The end result objective of a corrective and preventative action (CAPA) is, quite simply, a solution to the issue from which the CAPA was generated. If it is not driving toward a solution, a CAPA is a waste of time and resources. For organizations in regulatory environments, CAPA is an overarching umbrella—all control points flow through to the CAPA system.
From the perspective of regulatory agencies like the U.S. Food and Drug Administration (FDA), CAPA is viewed as the central component that affects all control points including design controls, production and process controls, records and documents change controls, material controls, and facility and equipment controls. Since more than half of Form 483 observations and warning letters cite CAPA deficiencies, it is evident that FDA investigators are likely to look first at a company’s CAPA system during their inspections. In recent years the FDA has been promoting the adoption of closed loop CAPA systems where CAPA is the tool that drives reports and keeps management informed.
Some organizations are suffering from “death by CAPA;” their companies are being strangled because too many elements are included in their CAPA systems. In its most basic form, there are just two fundamental ingredients in a CAPA system: The first element is the experience, expertise, and wisdom of the personnel involved with conducting CAPA processes. If personnel do not have a prior track record with CAPA, this may be an area where an organization has less control over CAPA activities. The second core element of CAPA, one where more organizational control can be demonstrated, is process. The CAPA process requires critical thinking and an effective determination of the exact questions that need to be asked in order to come up with proper solutions.
Most companies doing business in regulatory environments could improve their CAPA processes by implementing better methodologies and applying effective risk-based filters.
At minimum, a good closed loop CAPA system is comprised of the following elements:
The first element of a CAPA, of course, is the identified input that opens the CAPA: a customer complaint, a nonconformity report, an out-of-spec finding, an internal audit finding, and so forth. There are four core modules of an open CAPA: issue review, investigation (or failure analysis), effectiveness checks for verification, and preventive action.
Issue review is the evaluation phase, a scoping process where a determination is first made whether or not an investigation is warranted. The three main components of issue review are commonly called CSG: Concern, Specifics, and Gateway.
Issue review specifics are defined by asking the “five W” questions:
An organization’s ability to successfully close a CAPA is directly related to how capably it is able to narrow down these five dimensions and arrive at a defensible decision. Designing and utilizing an issue review worksheet can facilitate CAPA investigations and streamline the gathering information on these specifics.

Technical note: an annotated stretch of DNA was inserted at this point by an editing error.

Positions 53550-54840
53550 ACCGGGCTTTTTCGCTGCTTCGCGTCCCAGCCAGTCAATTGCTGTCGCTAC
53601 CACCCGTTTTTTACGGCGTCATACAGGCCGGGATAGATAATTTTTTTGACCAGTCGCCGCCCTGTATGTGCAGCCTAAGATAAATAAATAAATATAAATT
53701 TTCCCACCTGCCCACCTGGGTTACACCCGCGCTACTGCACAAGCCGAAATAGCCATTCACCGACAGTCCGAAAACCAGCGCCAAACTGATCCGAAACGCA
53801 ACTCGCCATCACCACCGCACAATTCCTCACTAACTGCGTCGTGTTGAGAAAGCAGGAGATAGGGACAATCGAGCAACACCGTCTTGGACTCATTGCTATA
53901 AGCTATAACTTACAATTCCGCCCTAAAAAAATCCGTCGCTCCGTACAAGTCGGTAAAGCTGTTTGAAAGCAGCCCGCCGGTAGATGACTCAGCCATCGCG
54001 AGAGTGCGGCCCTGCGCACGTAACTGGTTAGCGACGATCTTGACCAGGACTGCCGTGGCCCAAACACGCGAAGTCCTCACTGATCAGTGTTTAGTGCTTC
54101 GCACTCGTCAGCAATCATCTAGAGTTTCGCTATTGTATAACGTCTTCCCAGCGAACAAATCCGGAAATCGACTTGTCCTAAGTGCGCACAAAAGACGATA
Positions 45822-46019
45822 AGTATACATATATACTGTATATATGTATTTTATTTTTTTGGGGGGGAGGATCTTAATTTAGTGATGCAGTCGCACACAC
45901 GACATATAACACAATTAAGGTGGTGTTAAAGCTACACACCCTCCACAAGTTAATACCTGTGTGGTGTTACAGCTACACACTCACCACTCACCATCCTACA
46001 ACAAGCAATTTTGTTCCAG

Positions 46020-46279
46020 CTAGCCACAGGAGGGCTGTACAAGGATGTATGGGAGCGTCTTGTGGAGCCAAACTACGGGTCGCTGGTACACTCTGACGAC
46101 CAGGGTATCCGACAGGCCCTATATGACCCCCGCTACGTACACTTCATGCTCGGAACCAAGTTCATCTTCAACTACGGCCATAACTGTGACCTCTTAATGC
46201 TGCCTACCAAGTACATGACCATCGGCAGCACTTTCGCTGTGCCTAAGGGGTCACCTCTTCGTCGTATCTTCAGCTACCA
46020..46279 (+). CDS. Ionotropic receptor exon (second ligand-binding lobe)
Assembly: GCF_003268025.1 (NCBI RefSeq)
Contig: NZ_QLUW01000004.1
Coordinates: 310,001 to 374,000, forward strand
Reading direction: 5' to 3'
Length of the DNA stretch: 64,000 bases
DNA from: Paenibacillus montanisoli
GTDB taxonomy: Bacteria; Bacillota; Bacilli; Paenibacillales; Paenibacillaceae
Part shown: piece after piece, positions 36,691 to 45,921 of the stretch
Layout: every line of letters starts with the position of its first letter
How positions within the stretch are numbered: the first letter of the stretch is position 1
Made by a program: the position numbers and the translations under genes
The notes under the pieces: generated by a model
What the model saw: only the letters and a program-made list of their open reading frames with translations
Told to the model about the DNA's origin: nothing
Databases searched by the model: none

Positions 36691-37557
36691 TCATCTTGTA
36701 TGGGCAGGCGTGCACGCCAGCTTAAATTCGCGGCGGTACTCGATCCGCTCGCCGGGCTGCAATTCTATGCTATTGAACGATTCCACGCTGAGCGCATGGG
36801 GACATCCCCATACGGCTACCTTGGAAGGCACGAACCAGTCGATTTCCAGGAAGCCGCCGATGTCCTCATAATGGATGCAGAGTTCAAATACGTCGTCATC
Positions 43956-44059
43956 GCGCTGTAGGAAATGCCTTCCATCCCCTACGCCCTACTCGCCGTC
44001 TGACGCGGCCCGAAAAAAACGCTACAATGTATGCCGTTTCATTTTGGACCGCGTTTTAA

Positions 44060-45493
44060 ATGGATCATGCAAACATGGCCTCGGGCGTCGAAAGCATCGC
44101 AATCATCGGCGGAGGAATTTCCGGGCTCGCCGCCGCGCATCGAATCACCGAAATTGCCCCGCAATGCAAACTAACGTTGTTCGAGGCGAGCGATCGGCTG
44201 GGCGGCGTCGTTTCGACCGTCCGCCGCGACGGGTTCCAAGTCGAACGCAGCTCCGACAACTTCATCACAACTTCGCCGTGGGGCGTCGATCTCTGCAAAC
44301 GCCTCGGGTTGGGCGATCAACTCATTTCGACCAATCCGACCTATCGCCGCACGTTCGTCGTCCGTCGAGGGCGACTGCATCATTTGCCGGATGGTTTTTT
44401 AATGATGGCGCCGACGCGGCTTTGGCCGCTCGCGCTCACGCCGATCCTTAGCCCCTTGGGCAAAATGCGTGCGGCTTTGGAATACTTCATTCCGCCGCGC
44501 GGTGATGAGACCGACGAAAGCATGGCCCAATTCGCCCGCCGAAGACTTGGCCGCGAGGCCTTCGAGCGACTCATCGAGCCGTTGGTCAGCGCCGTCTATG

The “Gateway” component of CAPA revolves around the impact (safety, hazard, severity, visibility, etc.) and magnitude (i.e., frequency and/or size) of the situation. A gateway score chart can hone in on magnitude specifics based on qualitative and/or likelihood compared with descriptions of the input event occurrence (continually, frequently, occasionally, rarely, etc.). Likewise, an impact chart can provide a gateway scorecard for the severity of the event: critical, important, minor, or negligible. Most issues will likely be important or minor events. Specific scores can be assigned according to impact and magnitude scales to determine if the event is acceptable (no action required), undesirable (may or may not be put in the formal CAPA system), or unacceptable (CAPA opened and a resolution is required).
Once CAPA specifics have been defined and impact and magnitude scores have been determined, it is time to take action. Possible actions include:
Approaches to Investigations
As in any problem solving situation, there are three basic approaches to the investigation component of a CAPA:
One valuable investigative tactic is sometimes referred to as the PICCC or PI-cubed methodology: Problem, Investigate, Clues, Compare, and Cause.
At this stage, the Problem Prevention Analysis model (a modified FMEA tool) can be useful for developing mitigation strategies. The model consists of four basic components:
CAPA Verification and Documentation
Every good CAPA process should have a built-in effectiveness checking mechanism to verify and validate that the CAPA system is working. Data tracking is a mandatory component of CAPA so that the organization can insure that all CAPA-related information can be confirmed, monitored, measured, and, if necessary, corrected.
Documenting CAPAs according to regulatory requirements is another vital CAPA factor to take into account. Because CAPA data must be easy to access and analyze, every phase of a CAPA investigation is forms based. Automating forms-based processes like CAPA can not only facilitate regulatory compliance but also save a company time and resources. Commercial off-the-shelf (COTS) software solutions are available that can comprehensively document CAPA investigations and integrate the CAPA process with other processes critical to regulatory compliance such as change control, customer complaints, and audits. An effective CAPA software solution should be configurable and user-friendly and should include features such as:
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